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Re: Ornithischian opisthopuby (was RE: Giant birds)

Martin Barnett asks:
Are there any advantages to the Saurischian hip design? In the early stages
of hip development are there any fundamental morphologic reasons why an
ornithischian hip could not be built straight off?

While Tom Holtz has already addressed some of these points, let me throw my hat in here for what it's worth. Dinosaurs represent a group of archosaurs that become bipedal (with some forms becoming secondarily quadrupedal) and get away from a sprawling stance by assuming a para-sagittal and erect stance.

Anyone who's dissected 'gators will tell you that they have some nice big femoral adductor muscles. These muscles act to keep the limb from splaying out too much during the course of locomotion. The pelves of many archosaurs and lizards and such are therefore relatively wide to provide decent adductor anchorage.

In dinosaurs, the femur is essentially locked into a parasagittal plane with little chance of spalying outward. Therefore, adductor musculature for the femur is less needed, and the pubis and ischium become laterally compressed and thinner structures since the adductor muscles are smaller.

John Hutchinson and Steve Gatesy presented some interesting info on just this sort of muscular/pelves stuff at SVP. The iliofemoralis (IF) muscle in 'gators was shown to help swing the femur out during locomotion, and this outward swing was resisted and protracted by three puboischiatic adductor muscles. In birds, some of these muscles now act to aid the animals in stance, particularly on one leg.

Hutchinson and Gatesy found that the big iliofemoralis muscle probably acted in stance rather than swing in dinosauriformes -- i.e., it now acts to prevent the femur from being pulled in too much by the adductors rather than swinging the femur out in an arc like in gators. Since the pubis is the propubic condition, the adductors on the pubis help to draw the femur forward (protract it) during locomotion.

Where is this all going? Still with me? In maniraptoran dinosaurs, the pubes become retroverted, meaning that some of these adductors of the femur shifted posterior to the shaft of the femur. Hutchinson and Gatesy found that the insertion of the puboischiadic muscles (the group called PIFE1+2: puboischiofemoralis externus 1 and 2) shifted laterally, marked by a posterior trochanter on the femur. This means that these adductors now caused the femur to rotate out (laterally) and in (adduction) while walking. Simply put, the retroversion of the pubis in maniraptorans moved the adductors of the femur in such a way as to cause the thigh to turn out while being drawn inward during locomotion.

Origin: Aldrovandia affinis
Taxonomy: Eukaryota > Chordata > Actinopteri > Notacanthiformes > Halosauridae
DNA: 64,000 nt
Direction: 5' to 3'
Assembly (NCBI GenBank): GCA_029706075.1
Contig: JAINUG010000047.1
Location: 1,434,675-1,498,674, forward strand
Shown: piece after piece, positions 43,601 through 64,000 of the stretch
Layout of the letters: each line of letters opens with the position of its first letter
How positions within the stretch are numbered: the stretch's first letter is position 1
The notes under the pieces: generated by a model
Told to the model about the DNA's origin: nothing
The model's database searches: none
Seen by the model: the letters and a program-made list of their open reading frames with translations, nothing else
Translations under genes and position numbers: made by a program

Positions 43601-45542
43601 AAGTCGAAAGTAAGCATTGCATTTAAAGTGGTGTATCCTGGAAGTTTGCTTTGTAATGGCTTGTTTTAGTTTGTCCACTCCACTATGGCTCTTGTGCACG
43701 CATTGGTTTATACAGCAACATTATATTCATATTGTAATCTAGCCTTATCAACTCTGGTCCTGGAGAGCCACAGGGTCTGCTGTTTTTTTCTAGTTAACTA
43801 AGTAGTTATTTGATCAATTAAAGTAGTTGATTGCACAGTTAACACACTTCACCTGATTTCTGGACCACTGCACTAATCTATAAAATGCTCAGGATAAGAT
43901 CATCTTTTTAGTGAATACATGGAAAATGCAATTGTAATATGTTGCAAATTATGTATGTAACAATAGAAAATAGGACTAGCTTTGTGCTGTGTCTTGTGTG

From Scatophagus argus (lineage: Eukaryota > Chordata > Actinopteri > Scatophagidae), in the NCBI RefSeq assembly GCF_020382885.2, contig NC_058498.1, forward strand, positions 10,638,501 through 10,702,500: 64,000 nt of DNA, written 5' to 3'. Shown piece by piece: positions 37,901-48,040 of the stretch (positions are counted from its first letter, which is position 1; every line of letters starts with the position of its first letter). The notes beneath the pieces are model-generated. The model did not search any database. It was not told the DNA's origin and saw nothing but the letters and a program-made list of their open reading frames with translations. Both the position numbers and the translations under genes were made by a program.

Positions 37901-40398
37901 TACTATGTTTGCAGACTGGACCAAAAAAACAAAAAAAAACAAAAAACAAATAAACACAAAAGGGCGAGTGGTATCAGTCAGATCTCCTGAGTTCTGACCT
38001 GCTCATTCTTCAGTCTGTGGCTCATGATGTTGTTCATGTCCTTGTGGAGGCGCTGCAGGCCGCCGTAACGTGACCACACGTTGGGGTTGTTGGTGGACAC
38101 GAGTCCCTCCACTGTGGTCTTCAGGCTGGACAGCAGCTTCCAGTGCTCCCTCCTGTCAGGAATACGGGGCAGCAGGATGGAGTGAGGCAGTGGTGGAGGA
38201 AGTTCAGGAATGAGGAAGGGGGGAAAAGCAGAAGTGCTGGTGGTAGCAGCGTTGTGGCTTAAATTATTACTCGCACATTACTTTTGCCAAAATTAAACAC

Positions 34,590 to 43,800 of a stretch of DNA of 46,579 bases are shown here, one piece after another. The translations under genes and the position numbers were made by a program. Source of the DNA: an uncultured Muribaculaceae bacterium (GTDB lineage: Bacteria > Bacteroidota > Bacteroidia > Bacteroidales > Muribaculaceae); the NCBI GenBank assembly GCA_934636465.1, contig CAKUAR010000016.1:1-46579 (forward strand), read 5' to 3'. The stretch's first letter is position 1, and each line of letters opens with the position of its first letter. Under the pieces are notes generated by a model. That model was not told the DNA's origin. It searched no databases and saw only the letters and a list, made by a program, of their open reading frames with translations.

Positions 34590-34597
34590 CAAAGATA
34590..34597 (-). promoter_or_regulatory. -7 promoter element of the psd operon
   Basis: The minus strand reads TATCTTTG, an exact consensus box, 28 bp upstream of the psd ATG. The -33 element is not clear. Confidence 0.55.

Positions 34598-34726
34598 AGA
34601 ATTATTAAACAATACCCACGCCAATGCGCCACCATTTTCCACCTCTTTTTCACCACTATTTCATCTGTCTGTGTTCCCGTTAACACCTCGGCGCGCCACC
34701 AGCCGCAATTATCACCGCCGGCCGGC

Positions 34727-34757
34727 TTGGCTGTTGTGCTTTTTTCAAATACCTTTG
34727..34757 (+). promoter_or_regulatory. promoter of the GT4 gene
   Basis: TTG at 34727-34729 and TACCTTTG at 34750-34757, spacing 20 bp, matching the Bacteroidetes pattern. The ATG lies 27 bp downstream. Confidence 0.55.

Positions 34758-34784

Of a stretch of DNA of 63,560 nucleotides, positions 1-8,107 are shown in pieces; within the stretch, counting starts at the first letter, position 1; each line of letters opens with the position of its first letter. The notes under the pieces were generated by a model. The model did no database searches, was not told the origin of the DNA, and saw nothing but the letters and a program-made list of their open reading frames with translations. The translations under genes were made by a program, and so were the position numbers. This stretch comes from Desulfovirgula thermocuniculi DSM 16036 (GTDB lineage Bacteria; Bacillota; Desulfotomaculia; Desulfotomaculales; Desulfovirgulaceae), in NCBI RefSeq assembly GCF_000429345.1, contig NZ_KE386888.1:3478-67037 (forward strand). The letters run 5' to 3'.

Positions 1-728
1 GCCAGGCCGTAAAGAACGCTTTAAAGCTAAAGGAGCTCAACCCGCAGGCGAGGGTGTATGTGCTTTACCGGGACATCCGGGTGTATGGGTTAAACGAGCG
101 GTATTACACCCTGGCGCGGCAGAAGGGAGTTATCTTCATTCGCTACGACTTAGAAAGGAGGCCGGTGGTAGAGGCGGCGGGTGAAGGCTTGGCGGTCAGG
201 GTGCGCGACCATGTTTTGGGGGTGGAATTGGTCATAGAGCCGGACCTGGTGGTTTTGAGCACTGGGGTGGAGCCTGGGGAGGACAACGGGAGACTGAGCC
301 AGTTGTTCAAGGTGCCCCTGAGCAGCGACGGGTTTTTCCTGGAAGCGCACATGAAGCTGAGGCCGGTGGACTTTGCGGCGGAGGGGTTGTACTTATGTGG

Being less familiar with ornithischian pubes, perhaps a shift from the propubic condition caused a similar sort of muscular shift which perhaps aided the animals in certain aspects of their locomotion while also (as Holtz has already noted) providing more gut space.

In sum, the "advantage" of saurischian pelves is that they narrow the hips and the pubis is positioned (pubis pointing forward) such that adductors on it help to protract the femur (pull it forward) during locomotion. This condition is modified in maniraptorans, birds, and ornithischian dinosaurs, and may have aided in numerous things, one of which is modifying the gait of these animals.

Since the saurischian hip appears to be the primitive condition, the ornithischian condition most likely arose from it. Could it built straight off? Not sure what you mean by that question, but I hope this helps out in some strange way.

Matt Bonnan
Sauropod podiatrist and so much less.

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